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Lord Wallace of Saltaire: I do not entirely follow the noble Lord, Lord Pearson of Rannoch, in his wider speculations. I do, however, agree that fraud continues to be a major problem for the European Union. I share also the noble Lord's view, as do many others on these Benches, that the balance of the budget is still perverse and that reform of the common agricultural policy is an important part of reducing levels of fraud and the perverse flows that adversely affect the United Kingdom.
I disagree with the noble Lord that we do not have allies from other countries. Commissioner Likkonen, the Finnish Commissioner, is doing extremely good work at present in beginning to put into effect reforms of some of the more inefficient sections of the Commission from which we have suffered far too long.
As this is the last amendment of the evening, rather earlier than I had expected, I take the opportunity to congratulate the noble Lord, Lord Moynihan, on his remarkable stamina over the past two days. I think that he may well have been on his feet for more or less five hours during that time. That is, indeed, quite a remarkable achievement. I rather hope that the noble Lord will not have to be on his feet for very much longer.
Lord Moynihan: I am grateful to the noble Lord. It is important for the sake of the record for me to point out that I was not on my feet for five hours at a stretch. At every stage of the detailed consideration of this Committee work I did attempt to keep my remarks as brief and concise as I could. Nevertheless, as I am sure the noble Lord accepts, there was much detail to be covered in some of the groupings of amendments. I apologise if, on occasion, I had to speak for 15 or so minutes in order to cover those details. However, I shall not do so on this last amendment, although I welcome the fact that we appear to have a quorum in the Chamber for the first time. That is probably because of the fascinating and detailed intellectual argument that I am about to rehearse in the context of Amendment No. 56. Indeed, I cannot think why else it should be so.
I shall simply make one important point; namely, that in the context of the fight against fraud there is the question about the use of QMV. In the Amsterdam Treaty, the Government agreed to give the Community enhanced powers to combat waste and fraud by creating a specific legal basis for measures to combat fraud against the Community budget to be adopted by QMV.
As I understand it--although I would like confirmation from the Government Front Bench--the argument runs that, if we are to have an effective provision to tackle fraud, it has to be decided by QMV. Otherwise, if a country were accused and redress demanded because of the misdemeanours and mismanagement of funds by that country's officials or institutions, without QMV it is very unlikely that the EU would be able to ensure that any country used the money that it was allocated for that intended purpose. If there were no QMV and if unanimity was required, that country could veto any measures proposed.
As I understand it, the argument continues that, if one believes in an effective European Union, any objective examination of the issues leads one to conclude that QMV must be extended. I have just heard a call from behind me asking what QMV may be: it is qualified majority voting. Perhaps that noble Lord was fortunate enough to have escaped some of the detailed deliberations of this Committee; indeed, we went into that question at great length. So the argument goes that this is a positive example of where it is essential to extend QMV. That is why powers to combat fraud and waste were increased at Amsterdam by allowing the Council to take action by QMV to prevent and combat fraud against the Community budget and by strengthening the powers of the Court of Auditors to investigate the use of Community funds.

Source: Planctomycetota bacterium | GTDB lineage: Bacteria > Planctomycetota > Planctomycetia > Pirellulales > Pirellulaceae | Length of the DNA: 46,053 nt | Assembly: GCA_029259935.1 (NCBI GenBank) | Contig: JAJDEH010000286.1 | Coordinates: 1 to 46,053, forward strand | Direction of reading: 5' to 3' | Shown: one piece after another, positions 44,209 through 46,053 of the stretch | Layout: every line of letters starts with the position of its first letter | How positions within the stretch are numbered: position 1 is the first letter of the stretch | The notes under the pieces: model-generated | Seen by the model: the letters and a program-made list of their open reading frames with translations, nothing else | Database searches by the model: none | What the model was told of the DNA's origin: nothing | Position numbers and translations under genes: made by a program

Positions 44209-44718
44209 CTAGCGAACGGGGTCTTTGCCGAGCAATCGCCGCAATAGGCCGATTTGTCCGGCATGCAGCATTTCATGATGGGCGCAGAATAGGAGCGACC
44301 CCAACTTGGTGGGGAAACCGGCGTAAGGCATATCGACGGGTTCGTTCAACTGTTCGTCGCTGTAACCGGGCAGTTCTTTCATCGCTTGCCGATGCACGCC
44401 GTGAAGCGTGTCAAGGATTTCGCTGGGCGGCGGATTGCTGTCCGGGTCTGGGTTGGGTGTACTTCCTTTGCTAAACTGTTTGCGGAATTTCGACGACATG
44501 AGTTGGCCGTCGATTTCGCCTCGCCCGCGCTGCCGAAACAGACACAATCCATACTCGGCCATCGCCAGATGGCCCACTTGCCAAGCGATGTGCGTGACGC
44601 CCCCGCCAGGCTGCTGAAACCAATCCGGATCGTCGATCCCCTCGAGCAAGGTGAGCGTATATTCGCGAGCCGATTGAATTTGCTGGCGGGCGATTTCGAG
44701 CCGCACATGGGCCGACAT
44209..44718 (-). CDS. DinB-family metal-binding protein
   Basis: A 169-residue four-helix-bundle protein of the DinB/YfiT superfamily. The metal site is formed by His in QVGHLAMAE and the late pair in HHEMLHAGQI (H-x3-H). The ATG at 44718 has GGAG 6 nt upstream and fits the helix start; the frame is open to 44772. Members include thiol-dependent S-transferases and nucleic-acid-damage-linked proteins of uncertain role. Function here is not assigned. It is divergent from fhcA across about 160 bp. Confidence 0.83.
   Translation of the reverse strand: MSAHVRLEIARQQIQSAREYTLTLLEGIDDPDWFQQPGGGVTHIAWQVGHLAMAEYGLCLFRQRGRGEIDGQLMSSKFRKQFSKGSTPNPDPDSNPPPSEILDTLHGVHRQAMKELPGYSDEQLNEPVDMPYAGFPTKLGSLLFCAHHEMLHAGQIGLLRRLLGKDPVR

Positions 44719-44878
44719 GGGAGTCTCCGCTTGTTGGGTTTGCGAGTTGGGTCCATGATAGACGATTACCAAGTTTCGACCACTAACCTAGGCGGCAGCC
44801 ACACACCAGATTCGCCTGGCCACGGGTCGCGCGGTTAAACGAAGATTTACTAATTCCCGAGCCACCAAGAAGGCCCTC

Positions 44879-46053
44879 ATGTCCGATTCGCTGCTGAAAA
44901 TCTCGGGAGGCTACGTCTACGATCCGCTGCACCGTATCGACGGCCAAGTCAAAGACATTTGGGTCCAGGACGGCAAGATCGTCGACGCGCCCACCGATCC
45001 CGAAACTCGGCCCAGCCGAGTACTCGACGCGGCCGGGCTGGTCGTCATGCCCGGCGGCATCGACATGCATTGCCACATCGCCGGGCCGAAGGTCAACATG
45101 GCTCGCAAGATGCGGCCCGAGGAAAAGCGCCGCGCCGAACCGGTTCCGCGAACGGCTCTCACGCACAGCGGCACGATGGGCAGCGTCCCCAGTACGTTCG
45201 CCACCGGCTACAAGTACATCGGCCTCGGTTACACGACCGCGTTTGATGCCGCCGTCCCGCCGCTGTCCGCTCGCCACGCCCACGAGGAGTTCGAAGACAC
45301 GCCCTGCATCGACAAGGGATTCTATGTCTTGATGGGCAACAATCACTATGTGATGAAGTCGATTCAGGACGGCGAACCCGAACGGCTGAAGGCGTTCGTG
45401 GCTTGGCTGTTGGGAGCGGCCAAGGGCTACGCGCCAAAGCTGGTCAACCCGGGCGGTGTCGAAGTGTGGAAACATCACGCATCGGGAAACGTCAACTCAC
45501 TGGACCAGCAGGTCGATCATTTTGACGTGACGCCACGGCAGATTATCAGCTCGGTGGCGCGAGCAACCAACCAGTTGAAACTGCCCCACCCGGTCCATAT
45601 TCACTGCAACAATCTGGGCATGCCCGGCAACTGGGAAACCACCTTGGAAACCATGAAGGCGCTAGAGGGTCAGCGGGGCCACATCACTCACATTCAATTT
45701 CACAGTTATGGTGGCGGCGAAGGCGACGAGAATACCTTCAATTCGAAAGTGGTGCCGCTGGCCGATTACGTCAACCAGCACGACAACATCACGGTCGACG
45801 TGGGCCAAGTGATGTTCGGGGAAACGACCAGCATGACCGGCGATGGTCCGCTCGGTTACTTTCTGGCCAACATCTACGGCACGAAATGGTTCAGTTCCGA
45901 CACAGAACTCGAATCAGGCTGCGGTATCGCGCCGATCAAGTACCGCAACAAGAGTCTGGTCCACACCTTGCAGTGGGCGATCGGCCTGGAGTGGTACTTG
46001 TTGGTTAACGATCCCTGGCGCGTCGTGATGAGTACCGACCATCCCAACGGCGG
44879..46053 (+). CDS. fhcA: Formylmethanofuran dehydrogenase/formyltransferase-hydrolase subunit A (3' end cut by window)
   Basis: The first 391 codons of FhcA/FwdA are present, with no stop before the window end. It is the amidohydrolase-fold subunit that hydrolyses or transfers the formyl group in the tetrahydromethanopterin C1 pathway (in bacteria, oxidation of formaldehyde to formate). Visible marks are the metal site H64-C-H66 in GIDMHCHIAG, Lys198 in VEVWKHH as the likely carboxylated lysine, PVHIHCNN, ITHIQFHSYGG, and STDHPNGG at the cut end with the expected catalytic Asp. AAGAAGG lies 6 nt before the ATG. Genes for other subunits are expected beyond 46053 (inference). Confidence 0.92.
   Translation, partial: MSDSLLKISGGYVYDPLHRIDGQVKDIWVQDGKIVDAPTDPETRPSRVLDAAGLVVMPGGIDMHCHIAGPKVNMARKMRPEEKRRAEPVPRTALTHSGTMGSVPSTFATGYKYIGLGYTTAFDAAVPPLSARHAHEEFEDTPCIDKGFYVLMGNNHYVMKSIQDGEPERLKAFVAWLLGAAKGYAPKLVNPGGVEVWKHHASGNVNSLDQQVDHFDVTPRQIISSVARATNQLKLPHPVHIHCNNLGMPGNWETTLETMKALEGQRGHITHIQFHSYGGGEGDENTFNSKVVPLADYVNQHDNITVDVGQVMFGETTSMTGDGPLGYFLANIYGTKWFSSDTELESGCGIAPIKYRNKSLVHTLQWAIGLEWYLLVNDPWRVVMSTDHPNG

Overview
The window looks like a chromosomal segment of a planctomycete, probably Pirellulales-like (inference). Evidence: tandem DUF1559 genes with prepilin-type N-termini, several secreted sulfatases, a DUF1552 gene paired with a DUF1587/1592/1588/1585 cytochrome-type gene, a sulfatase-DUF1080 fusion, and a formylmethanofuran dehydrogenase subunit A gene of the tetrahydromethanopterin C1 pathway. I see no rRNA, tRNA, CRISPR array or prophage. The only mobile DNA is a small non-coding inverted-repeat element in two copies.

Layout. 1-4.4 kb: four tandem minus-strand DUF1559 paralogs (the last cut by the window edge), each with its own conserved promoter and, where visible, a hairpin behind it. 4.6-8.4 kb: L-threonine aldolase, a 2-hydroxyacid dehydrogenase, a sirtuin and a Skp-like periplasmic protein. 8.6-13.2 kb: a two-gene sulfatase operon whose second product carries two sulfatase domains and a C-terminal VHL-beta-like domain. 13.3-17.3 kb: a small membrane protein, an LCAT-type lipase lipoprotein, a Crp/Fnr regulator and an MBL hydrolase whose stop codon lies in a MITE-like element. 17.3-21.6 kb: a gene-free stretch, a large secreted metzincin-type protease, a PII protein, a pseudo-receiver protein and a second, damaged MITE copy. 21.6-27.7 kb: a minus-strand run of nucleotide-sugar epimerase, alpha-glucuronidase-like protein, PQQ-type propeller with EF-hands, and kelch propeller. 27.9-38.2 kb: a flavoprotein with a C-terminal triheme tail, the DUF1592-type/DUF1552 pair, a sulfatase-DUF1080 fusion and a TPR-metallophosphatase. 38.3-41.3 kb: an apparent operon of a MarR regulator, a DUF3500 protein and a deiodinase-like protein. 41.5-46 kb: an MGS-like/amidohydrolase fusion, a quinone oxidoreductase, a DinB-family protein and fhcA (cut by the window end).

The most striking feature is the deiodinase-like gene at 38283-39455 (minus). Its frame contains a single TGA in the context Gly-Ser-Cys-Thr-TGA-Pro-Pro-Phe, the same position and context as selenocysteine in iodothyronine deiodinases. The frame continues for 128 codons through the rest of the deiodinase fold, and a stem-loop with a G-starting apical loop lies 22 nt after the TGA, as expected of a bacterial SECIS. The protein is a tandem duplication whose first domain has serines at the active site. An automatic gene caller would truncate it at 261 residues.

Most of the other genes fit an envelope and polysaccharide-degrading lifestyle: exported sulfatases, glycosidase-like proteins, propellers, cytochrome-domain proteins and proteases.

However, there is a counter argument upon which I would appreciate the Government's comments. As with many of the Government's arguments, we believe that this fails to take into account how, on occasion, Europe would work in practice. As has long been agreed, one of the fundamental reasons for retaining the veto is to enable better negotiations to take place than would otherwise be the case. The fact that Conservative proposals on fraud at the IGC did not attract full support one, two and three months before the summit does not, in my contention, mean that they would not have been agreed at the weekend of the summit itself.
As the Opposition is only too well aware, things are often agreed at the very last minute at European summits. Countries who preserve their veto and who are prepared to use it are those who can bring others to the negotiating table. In our view, that is how the law on fraud should be made--by unanimity. Then the enforcement measures of that law can be made by QMV in the ordinary course of events.
There are a number of other points I wanted to raise in the context of fraud but I think they were admirably covered on two other occasions during our proceedings. A speech at an earlier stage this afternoon by the noble Lord, Lord Bruce of Donington, referred to the issues of fraud, and there was a more comprehensive speech in the context of QMV yesterday. A series of speeches was given by noble Lords on this subject, so I shall not delay the Committee any longer by developing some of those themes. But I have to put on record that a number of them were worth going into in much greater detail than we had the opportunity to do at the time.
In conclusion, I thank the Minister and his colleagues for the courteous way in which they have responded throughout Committee proceedings to many detailed questions that have come from these Benches. I personally believe that in comparison with similar Committee stages that I have either attended in another place or read about on European matters, this was conducted in a very constructive spirit, one which analysed questions about what was best for Britain, and also how Britain could best contribute in Europe. Where noble Lords felt that we should not be contributing, strong arguments were made by them and listened to and respected. For those reasons, and from the Opposition Benches, I thank the Government Benches for the work that they have done to ensure the success of that, and particularly the Whips.
I conclude by asking the noble Lord whether he would answer the point that I have raised and to thank noble Lords on all sides of the Committee for their much appreciated constructive approach to this very complex subject, to which we will return at Report stage.
Lord McIntosh of Haringey: I am delighted to see that the noble Lord, Lord Pearson of Rannoch, is determined to go out of this Committee stage with a bang rather than a whimper. He has always been a fundamentalist; he has always taken the view that Britain should withdraw from the European Union. He has now gone further in saying that the whole project should be abandoned. We have to admire the consistency and the stringency of his point of view, whether or not we agree with it. It is quite clear that this Government, like the last Government, do not agree with that point of view.